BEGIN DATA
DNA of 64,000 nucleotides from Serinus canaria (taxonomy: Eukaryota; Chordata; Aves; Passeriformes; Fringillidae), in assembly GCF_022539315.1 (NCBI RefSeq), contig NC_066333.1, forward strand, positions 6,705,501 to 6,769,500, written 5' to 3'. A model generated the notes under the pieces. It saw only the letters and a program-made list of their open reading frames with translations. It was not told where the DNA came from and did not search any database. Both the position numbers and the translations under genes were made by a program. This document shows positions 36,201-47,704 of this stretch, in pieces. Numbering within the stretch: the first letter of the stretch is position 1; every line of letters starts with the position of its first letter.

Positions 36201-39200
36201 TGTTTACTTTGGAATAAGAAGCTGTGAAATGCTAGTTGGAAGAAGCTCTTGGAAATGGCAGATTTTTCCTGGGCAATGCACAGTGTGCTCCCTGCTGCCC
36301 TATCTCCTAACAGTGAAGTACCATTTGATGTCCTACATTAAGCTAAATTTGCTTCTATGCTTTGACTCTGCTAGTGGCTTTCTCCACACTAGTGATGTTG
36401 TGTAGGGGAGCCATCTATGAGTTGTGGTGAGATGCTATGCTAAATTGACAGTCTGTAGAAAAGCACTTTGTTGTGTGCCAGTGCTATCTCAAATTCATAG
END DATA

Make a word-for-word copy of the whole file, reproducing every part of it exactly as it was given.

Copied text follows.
DNA of 64,000 nucleotides from Serinus canaria (taxonomy: Eukaryota; Chordata; Aves; Passeriformes; Fringillidae), in assembly GCF_022539315.1 (NCBI RefSeq), contig NC_066333.1, forward strand, positions 6,705,501 to 6,769,500, written 5' to 3'. A model generated the notes under the pieces. It saw only the letters and a program-made list of their open reading frames with translations. It was not told where the DNA came from and did not search any database. Both the position numbers and the translations under genes were made by a program. This document shows positions 36,201-47,704 of this stretch, in pieces. Numbering within the stretch: the first letter of the stretch is position 1; every line of letters starts with the position of its first letter.

Positions 36201-39200
36201 TGTTTACTTTGGAATAAGAAGCTGTGAAATGCTAGTTGGAAGAAGCTCTTGGAAATGGCAGATTTTTCCTGGGCAATGCACAGTGTGCTCCCTGCTGCCC
36301 TATCTCCTAACAGTGAAGTACCATTTGATGTCCTACATTAAGCTAAATTTGCTTCTATGCTTTGACTCTGCTAGTGGCTTTCTCCACACTAGTGATGTTG
36401 TGTAGGGGAGCCATCTATGAGTTGTGGTGAGATGCTATGCTAAATTGACAGTCTGTAGAAAAGCACTTTGTTGTGTGCCAGTGCTATCTCAAATTCATAG